NFL

Blackmon has game-changing ability

Brian Billick and Taylor Jones look at the draft's top WR's.
Brian Billick and Taylor Jones look at the draft's top WR's.
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Brian Billick

Brian Billick served as head coach of the Baltimore Ravens from 1999-2007, winning Super Bowl XXXV. He has also authored books, including More Than A Game: The Glorious Present and Uncertain Future of the NFL. Follow him on Twitter.

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The 2012 draft class may be deepest at wide receiver. The NFL Scouting Combine invited 47 wide receiver prospects in 2012, the most since 2008 and up from just 23 in 2011.

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Furthermore, 11 of the wide receivers can be found on my current Top 100 list. Of those 11, the skillsets vary from big bodied- red zone targets, speedster-deep threats, quicker-than-fast slot players, and all-around possession receivers.

When evaluating the wide receiver position, it is important to understand the scheme from which the player originated. Much like quarterbacks, a wide receiver’s stats may actually be a product of his offensive system more so than an indicator of the skills he will parlay into a successful career in the NFL.

Similarly, a wide receiver may not be as productive in college as his measurables and skills might suggest. Case in point: Oklahoma State’s Justin Blackmon compared to Georgia Tech’s Stephen Hill.

Blackmon ranked third in the Football Bowl Subdivision in receiving yards with 1,522 and fifth in total receptions with 122. On the other hand, Stephen Hill only totaled 820 yards and 28 receptions last season. That is a huge contrast in output for players that are ranked sixth and 36th on my Big Board. Likewise, the next seven wide receivers on my list all totaled more receptions than Hill last season.

I am not suggesting that Blackmon is only a product of his offensive system, because he isn’t. In fact, he is comparable in skill-set to Hakeem Nicks, Eli Manning’s favorite target the past two seasons. Blackmon plays with great technique and balance and has better top-end speed than short-area burst.

He is a physical runner after the catch and is rarely brought down by arm tackles in the secondary. Blackmon will be more of an intermediate route runner than a pure deep threat in the NFL, but he has big-play potential because of his ability to turn a simple catch into a game-breaking touchdown. He is prone to drops due to lack of concentration, but that will come with maturation at the position.

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As for Hill, his tape is much harder to evaluate based on the heavy option offense that Georgia Tech employs. Much like Demaryius Thomas coming from the same offense, you must project how Hill’s college performances will translate into an NFL-style passing scheme in which he will be asked to run a more traditional route tree.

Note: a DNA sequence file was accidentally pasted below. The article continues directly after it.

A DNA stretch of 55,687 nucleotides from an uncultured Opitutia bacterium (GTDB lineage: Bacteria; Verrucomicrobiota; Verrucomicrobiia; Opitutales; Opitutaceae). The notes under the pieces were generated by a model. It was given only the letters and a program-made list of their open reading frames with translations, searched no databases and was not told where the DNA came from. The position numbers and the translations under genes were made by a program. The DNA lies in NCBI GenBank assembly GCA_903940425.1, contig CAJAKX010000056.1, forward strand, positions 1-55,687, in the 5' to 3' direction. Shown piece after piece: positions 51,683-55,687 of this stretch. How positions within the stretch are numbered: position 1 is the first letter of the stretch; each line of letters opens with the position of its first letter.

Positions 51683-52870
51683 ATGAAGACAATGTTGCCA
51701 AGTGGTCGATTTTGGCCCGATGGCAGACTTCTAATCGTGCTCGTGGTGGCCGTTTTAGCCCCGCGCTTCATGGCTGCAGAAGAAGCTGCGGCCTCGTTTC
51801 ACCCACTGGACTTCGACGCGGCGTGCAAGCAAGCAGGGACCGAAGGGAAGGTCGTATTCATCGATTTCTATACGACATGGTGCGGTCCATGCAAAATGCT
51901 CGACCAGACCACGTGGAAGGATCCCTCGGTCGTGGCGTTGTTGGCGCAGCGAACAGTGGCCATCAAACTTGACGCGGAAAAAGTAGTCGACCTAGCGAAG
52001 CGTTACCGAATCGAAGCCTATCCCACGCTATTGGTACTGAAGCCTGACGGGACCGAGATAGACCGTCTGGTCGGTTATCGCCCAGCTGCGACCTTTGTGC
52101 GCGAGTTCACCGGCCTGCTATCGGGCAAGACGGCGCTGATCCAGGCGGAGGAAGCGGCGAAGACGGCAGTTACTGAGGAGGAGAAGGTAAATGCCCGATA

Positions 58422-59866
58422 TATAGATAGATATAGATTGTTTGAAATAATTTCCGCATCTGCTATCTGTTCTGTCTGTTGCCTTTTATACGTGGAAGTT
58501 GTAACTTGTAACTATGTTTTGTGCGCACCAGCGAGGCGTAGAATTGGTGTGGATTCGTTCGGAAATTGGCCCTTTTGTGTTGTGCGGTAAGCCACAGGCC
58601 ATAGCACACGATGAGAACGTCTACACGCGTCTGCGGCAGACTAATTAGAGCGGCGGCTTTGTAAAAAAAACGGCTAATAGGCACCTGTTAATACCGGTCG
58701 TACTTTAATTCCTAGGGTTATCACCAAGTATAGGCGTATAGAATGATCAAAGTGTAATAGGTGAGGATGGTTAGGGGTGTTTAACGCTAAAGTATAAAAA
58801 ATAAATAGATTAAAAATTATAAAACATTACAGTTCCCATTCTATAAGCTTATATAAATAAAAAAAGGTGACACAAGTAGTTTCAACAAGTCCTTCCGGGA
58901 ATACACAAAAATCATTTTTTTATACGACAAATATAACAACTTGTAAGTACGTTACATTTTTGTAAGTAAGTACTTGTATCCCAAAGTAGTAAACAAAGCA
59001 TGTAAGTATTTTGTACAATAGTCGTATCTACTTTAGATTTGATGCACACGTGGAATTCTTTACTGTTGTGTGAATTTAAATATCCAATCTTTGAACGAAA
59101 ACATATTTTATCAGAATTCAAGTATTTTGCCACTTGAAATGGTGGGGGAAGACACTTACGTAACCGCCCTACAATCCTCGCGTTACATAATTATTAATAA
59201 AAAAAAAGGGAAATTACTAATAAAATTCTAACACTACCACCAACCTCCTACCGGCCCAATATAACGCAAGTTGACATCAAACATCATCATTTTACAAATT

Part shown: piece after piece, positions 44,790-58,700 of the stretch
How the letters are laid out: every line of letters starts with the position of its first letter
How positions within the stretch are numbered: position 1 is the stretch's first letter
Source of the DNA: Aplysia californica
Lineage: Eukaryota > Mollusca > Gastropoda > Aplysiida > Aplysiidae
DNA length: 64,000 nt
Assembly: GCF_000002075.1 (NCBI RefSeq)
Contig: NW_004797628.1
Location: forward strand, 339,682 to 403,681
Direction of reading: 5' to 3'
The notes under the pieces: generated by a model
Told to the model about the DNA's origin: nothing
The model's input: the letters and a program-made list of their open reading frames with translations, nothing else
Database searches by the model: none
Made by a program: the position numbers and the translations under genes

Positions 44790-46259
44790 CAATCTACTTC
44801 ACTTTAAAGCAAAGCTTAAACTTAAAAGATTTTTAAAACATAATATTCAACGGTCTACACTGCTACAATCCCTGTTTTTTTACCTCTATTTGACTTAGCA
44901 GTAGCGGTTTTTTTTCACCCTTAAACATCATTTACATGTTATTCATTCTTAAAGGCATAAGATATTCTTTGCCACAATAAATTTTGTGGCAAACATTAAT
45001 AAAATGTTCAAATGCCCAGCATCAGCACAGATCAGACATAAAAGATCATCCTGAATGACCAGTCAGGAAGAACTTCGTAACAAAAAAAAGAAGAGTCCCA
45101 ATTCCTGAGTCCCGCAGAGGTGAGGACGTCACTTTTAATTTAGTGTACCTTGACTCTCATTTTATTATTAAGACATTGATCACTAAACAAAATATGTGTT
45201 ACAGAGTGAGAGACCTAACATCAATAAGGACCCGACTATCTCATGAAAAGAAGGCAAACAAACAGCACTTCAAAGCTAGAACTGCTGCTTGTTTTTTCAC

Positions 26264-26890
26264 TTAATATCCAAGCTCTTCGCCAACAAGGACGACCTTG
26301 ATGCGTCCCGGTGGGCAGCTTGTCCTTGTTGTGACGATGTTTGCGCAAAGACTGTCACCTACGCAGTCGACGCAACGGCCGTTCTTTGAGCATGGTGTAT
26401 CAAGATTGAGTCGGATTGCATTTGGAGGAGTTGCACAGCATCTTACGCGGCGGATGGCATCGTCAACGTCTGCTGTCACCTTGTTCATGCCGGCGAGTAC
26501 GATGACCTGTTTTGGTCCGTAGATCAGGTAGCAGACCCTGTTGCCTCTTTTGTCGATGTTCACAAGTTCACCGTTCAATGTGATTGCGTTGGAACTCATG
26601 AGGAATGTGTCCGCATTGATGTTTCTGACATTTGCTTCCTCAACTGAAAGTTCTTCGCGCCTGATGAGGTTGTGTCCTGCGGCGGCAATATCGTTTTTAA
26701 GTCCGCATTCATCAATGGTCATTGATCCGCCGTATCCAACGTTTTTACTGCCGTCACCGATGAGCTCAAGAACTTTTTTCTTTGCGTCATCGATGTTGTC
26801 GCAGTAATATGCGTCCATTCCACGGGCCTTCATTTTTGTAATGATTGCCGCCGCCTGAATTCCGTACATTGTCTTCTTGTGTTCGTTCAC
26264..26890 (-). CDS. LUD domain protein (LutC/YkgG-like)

Much of Hill’s college success came off the play-action pass in which he was the deep ball threat, averaging nearly 30 yards per catch in the 2011 season. When you come from an offensive system like Georgia Tech’s, you must find alternative ways to catch the eyes of NFL brass. And that is exactly what Hill did at the NFL Scouting Combine.

He measured in at 6-foot-4, 215 pounds and ran an eye-popping 4.36 40-yard dash while jumping a 39.5-inch vertical along with an 11.1-foot broad jump. His 40-yard dash speaks for itself, but his jumps showed a display of explosive power that made scouts eager to find out more about him as a player. They found a prospect that is full of potential, but once again, you are drafting potential rather than a purely defined talent.

Just like Hill’s 6-4 frame, Michael Floyd, Alshon Jeffery, Mohamed Sanu and Reuben Randle all have similar body types that display a huge catch radius. Conversely, there is one standout player who is under 6-feet, and that is Kendall Wright from Baylor (5-10, 194 pounds).

Wright had a contrasting experience than Hill at the combine in that he ran a disappointing 40-yard dash time of 4.61, quite slow for any wide receiver prospect, let alone one under 6 feet. But just like a player whose stats could be inflated based on his college offensive scheme, Wright’s 40-yard dash wasn’t indicative of the speed in which he plays with on the field.

On tape, you see a player who consistently beats deep coverage with elite acceleration and stop/start route running. Wright gets in and out of breaks while maintaining his top-end speed, and that means defensive backs must give him a cushion on underneath routes or they are susceptible to being beaten with double moves.
 

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